The Consumer Price Index has tripled this year from 1.4% in January to 4.2% in April and is expected to rise to 4.6% when May’s figure is released on Thursday.
West Texas Intermediate (WTI) finished at $69.25 for the week, up 3.7% and its highest since October 25, 2018.
The USD/CAD will continue to benefit from events on both sides of the border.
In Canada the surge in commodity and crude prices will aid its economy, 11% of whose GDP is based in the oil patch.
In the US the fast-receding pandemic is encouraging rapid growth. The Atlanta Fed GDPNow model estimates second quarter activity at a 10.3% annualized pace. Except for the curiosity of the labor market, the US economy appears headed for one of its strongest years on record.
The close ties of the US and Canadian economies ensure that American prosperity is shared with its northern neighbor. Federal Reserve monetary policy effectively supports Canadian business as financing is a fungible process.
Federal Reserve reluctance to begin tapering its bond purchases before a complete job recovery will keep US rates from rising sufficiently to reverse the Canadian dollar’s advantage.
The 15-month fall in the USD/CAD has generated an enormous amount of untapped profit, but a catalyst is needed for a reversal. Until traders can reasonably assume that the Fed is approaching a policy change, that spark will remain absent.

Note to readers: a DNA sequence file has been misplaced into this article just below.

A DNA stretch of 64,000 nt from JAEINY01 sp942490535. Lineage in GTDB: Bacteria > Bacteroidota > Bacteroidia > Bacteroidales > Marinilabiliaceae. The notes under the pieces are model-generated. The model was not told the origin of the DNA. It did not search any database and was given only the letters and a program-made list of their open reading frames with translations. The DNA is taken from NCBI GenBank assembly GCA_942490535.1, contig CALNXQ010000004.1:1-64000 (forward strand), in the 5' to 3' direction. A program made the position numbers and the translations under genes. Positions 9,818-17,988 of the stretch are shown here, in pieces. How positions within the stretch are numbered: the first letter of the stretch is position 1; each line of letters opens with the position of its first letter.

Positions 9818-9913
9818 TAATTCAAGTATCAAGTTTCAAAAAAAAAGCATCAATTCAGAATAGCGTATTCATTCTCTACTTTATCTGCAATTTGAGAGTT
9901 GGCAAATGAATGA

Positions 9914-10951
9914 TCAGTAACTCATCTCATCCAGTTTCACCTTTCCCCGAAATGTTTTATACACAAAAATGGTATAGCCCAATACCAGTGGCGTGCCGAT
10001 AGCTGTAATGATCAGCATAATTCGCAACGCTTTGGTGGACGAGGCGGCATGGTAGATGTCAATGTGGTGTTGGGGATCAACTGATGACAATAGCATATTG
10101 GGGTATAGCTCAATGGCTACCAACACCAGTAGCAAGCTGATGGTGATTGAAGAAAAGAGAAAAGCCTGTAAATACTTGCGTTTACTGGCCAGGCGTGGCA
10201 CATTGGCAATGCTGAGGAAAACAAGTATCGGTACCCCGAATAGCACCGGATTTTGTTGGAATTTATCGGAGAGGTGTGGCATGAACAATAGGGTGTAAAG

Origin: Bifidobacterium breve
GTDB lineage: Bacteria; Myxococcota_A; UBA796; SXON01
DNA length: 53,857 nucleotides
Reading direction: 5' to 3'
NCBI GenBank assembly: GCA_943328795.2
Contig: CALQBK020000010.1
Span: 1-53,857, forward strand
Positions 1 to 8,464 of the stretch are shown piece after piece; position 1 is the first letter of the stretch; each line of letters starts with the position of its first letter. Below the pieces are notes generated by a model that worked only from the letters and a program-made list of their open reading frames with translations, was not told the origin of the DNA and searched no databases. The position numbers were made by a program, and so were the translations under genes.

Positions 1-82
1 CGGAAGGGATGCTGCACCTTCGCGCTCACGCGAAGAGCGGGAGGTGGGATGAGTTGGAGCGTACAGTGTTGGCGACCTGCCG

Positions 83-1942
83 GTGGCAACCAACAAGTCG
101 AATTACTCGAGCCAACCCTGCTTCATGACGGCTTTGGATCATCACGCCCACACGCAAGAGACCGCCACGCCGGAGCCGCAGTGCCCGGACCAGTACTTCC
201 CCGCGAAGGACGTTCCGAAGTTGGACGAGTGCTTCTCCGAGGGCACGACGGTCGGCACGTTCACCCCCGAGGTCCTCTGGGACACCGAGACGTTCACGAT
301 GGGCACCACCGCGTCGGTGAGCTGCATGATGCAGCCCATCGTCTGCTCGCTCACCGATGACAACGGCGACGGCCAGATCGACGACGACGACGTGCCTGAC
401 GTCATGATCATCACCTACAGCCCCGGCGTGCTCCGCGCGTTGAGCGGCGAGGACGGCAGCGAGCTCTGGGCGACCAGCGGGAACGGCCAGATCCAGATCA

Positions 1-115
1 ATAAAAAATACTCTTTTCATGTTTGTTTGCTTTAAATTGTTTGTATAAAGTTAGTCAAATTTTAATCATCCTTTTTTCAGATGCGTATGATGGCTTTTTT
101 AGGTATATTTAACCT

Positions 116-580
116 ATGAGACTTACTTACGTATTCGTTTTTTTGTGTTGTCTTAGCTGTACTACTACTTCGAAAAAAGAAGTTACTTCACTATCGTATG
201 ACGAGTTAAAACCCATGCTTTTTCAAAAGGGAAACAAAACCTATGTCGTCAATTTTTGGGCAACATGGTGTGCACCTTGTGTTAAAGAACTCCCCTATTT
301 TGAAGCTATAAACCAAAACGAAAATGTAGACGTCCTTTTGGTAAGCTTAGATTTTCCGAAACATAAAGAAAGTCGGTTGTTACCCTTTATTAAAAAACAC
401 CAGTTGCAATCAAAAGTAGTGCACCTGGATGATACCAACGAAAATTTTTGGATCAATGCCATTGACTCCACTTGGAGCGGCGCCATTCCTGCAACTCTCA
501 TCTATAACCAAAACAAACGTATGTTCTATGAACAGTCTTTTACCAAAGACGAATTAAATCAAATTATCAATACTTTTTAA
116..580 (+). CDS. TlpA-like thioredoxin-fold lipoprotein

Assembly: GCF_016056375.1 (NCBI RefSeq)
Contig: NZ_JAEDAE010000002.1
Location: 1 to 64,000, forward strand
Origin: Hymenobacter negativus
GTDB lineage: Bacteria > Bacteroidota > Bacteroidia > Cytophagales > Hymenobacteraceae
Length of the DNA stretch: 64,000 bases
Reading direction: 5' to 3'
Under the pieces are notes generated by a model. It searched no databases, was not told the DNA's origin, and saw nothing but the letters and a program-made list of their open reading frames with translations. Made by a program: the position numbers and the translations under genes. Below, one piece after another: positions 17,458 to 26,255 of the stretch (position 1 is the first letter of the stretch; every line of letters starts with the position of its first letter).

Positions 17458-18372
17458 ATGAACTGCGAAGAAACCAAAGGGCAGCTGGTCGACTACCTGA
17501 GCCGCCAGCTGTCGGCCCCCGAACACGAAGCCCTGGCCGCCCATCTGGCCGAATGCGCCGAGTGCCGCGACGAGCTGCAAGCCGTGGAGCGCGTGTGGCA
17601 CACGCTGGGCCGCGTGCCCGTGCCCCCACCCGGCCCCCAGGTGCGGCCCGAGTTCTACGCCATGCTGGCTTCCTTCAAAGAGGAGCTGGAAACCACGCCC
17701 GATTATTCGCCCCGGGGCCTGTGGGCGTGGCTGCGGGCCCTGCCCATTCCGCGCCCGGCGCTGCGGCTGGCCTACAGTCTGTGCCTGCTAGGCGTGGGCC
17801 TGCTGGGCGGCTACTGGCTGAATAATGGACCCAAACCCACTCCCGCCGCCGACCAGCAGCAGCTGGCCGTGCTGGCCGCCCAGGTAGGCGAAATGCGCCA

Further gains in commodities, or more likely oil, could send the USD/CAD lower; but for the week ahead, consolidation in the current 1.2030–1.2150 is most apparent.
Canada statistics May 31–June 4
US statistics May 31–June 4
Canada statistics June 7–June 11
The Bank of Canada policy decision and rate statement are the chief interest. No change is expected, but comments on the economy will be noted carefully.
US statistics June 7–June 11
The Consumer Price Index for May is the main attraction. Annual inflation is expected to rise to 4.6%. In January it was 1.4%. Though the Federal Reserve has repeatedly said the gain is a temporary base effect, and its policy is focused on the labor market, any greater increase will tend to support the dollar, however modestly.
USD/CAD technical outlook
Overall bias in the USD/CAD is lower. Support lines based on price action from May 2015 are earlier and consequently weak. Resistance is recent and well traveled. The 15-month decline in the USD/CAD is probably the greatest inhibition to a casually lower USD/CAD. Any new short-term short positioning would wait for a rebound before entering.
The Relative Strength Index has left its oversold status with the three-week sideways movement in the USD/CAD, but when combined with the momentum based True Range indicator, the bias remains lower. There is simply no rising momentum generated from any price actions of the current range. The MACD suggests a minor buy signal, but more from the stability of the last three weeks than any positive movement. The 21-day moving average (MA) is resistance at 1.2089, while the 100-day MA at 1.2482 and 200-day MA at 1.2759 are too distant for immediate consideration.
Resistance: 1.2125, 1.2160, 1.2265, 1.2315, 1.2400
Support: 1.2040, 1.2000, 1.1960
USD/CAD FXStreet Forecast Poll
By all technical considerations, the USD/CAD is long overdue for a profit rally. The inability to do so has been a hallmark of the long decline. It is doubtful that mindset has changed.